CHAPTER I AT THE AMERICAN EMBASSY
Paris, Tuesday, August 4th. I presented myself at the American Embassy today and offered my services to Mr. Herrick. They were promptly accepted. I was put to work with such suddenness that no time was spent in determining my official status. I cannot say whether I am a doorman or an Attaché. At present the duties of the two seem to be identical.
Now, as in 1870, the German Embassy in leaving France turned over its affairs and the interests of German subjects remaining in France to the American Ambassador. When I arrived today the Chancellerie presented an astounding sight. Around the outer door were huddled a compact crowd of Germans, men and women; they pressed about the entrance; they glanced furtively over their shoulders and their blue eyes were filled with dumb apprehension. Inside the Chancellerie was chaos. Hundreds of Americans and Germans crowded together seeking audience and counsel. German women sank down in corners of the halls or on the stairs, weeping for joy to have found a haven of refuge. Scores of Sovereign American Citizens stood in the busiest spots and protested with American vehemence against fate and chance. Each S.A.C. was remonstrating about a separate grievance. Most of them reiterated from time to time their sovereignty, and announced to no one in particular that it was their right to see “their Ambassador” in person. They demanded information! They needed money! They wished to know what to do with letters of credit! What was “the government” going to do about sending them home? Was Paris safe? Would there be immediate attacks by Zeppelins? Could they deposit their jewels in the Embassy vaults? Were passports necessary? WHY were passports necessary? They asked the same questions over and over, and never listened to the answers.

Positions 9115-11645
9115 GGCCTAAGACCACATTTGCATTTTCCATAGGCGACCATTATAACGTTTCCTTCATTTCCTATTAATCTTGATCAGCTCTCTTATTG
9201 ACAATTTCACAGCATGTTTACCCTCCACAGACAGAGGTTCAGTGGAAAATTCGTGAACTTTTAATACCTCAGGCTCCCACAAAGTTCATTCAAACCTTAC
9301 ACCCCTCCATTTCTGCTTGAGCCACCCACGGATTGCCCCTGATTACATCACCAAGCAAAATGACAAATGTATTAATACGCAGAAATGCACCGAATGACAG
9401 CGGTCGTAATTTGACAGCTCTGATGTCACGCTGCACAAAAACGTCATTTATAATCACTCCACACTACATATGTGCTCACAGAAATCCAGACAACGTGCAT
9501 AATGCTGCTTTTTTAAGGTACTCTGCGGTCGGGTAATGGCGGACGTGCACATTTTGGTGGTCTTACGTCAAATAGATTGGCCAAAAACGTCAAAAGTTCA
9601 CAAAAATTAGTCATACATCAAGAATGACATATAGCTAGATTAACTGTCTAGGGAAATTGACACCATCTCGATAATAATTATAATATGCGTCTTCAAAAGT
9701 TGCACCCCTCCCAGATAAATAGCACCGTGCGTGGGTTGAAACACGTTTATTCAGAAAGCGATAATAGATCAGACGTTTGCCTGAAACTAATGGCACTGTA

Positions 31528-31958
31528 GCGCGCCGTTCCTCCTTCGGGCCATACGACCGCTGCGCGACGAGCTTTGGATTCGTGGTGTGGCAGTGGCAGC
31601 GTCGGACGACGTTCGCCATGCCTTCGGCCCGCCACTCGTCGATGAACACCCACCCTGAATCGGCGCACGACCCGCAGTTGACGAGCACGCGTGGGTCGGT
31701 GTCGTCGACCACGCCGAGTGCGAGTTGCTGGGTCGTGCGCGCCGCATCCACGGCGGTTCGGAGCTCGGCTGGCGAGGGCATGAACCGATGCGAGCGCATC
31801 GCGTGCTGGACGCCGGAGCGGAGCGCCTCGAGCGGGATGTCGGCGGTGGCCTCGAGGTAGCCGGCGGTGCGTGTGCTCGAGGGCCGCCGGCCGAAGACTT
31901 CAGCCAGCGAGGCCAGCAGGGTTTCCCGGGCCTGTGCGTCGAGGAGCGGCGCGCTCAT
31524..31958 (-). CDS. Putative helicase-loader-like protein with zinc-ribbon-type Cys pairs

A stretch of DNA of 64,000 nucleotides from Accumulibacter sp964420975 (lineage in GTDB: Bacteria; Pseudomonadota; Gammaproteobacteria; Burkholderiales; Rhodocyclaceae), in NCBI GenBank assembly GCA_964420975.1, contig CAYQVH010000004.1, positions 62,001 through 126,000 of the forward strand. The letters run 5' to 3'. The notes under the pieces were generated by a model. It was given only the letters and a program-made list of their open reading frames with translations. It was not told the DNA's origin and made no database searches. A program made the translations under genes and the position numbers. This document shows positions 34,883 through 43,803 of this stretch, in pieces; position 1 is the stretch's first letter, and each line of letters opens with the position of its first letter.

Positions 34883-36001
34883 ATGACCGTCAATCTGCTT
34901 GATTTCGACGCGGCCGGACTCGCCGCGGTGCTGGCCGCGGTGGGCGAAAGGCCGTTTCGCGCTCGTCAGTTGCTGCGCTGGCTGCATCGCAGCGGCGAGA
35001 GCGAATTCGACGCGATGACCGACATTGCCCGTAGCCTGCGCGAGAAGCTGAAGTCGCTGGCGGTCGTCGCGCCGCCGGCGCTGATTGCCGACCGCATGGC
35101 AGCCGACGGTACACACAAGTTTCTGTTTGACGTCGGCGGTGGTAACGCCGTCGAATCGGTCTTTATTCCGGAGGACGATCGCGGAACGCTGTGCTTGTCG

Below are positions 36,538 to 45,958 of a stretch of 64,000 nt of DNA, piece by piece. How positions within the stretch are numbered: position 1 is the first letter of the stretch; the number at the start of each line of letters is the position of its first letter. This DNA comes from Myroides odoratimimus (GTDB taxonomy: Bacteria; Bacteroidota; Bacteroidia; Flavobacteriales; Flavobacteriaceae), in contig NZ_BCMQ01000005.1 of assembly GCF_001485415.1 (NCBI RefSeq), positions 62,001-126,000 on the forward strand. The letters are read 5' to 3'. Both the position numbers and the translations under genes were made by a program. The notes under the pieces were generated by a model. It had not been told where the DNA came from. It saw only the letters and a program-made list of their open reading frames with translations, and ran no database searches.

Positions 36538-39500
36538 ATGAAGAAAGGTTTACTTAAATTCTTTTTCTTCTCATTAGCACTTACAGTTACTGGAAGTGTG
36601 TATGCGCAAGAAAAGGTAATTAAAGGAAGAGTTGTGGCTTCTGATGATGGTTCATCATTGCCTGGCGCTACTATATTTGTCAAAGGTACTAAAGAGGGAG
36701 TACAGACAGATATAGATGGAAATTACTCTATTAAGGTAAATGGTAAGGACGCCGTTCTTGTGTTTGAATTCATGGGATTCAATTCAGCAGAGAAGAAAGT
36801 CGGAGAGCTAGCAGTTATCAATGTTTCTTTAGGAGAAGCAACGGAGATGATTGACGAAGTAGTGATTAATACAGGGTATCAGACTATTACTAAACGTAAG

Inspired by Mr. Herrick, the staff of the Embassy struggled bravely and coolly through this maelstrom, and accomplished as many things as possible each minute. No fifty men could have gone through with all the work that suddenly demanded attention. Without warning, virtually within one day, this great flood of humanity had rolled in upon the normally tranquil life of the Embassy, and yet its chief and his assistants took up the vast responsibility as quietly and acted as coolly as though it were all an everyday occurrence and not the emergency of a lifetime.
I was first assigned to work with the American problems. William Iselin, who had been one of my fellow-students in the Ecole des Beaux Arts, is Attaché at the Embassy and he gave me a rapid summary of necessary information. I plunged into work with eagerness, but while attending to my own countrymen, my deepest personal sympathies went out to the mob of panic-stricken Germans. Poor creatures, they are in no way personally responsible for the war, and yet they bear no mean part in the suffering it is causing. It was decreed by the French government that all Germans who had not left Paris within twenty-four hours after the order of mobilization would on no condition be permitted to leave thereafter. Many of them had found it absolutely impossible to depart in time owing to the difficulty of obtaining money and to the disarrangement of the railway service caused by the mobilization of troops. The second day of mobilization, August 3d, caught them like rats in a trap and exposed them to the doubtful fate of being lost in an enemy’s country during war time. Many of them were travelers who had been vacationing in the château country, visiting the cathedrals of Normandy, or enjoying the picturesque country of Brittany. Last week they were everywhere treated with respect and politeness, today they are looked upon with suspicion and hostility....